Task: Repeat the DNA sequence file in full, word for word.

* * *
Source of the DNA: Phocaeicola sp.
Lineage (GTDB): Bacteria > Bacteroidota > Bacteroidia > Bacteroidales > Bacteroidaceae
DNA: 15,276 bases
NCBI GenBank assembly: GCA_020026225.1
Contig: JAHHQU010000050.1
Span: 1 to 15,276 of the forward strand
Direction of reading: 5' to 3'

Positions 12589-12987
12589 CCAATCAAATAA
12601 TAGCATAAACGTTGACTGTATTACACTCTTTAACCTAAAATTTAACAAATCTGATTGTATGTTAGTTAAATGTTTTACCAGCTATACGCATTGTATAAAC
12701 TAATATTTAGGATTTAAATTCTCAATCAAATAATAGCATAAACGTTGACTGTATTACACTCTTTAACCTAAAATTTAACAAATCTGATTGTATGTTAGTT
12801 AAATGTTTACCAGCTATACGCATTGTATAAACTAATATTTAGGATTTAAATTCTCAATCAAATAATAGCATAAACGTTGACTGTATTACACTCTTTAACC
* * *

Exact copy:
Source of the DNA: Phocaeicola sp.
Lineage (GTDB): Bacteria > Bacteroidota > Bacteroidia > Bacteroidales > Bacteroidaceae
DNA: 15,276 bases
NCBI GenBank assembly: GCA_020026225.1
Contig: JAHHQU010000050.1
Span: 1 to 15,276 of the forward strand
Direction of reading: 5' to 3'

Positions 12589-12987
12589 CCAATCAAATAA
12601 TAGCATAAACGTTGACTGTATTACACTCTTTAACCTAAAATTTAACAAATCTGATTGTATGTTAGTTAAATGTTTTACCAGCTATACGCATTGTATAAAC
12701 TAATATTTAGGATTTAAATTCTCAATCAAATAATAGCATAAACGTTGACTGTATTACACTCTTTAACCTAAAATTTAACAAATCTGATTGTATGTTAGTT
12801 AAATGTTTACCAGCTATACGCATTGTATAAACTAATATTTAGGATTTAAATTCTCAATCAAATAATAGCATAAACGTTGACTGTATTACACTCTTTAACC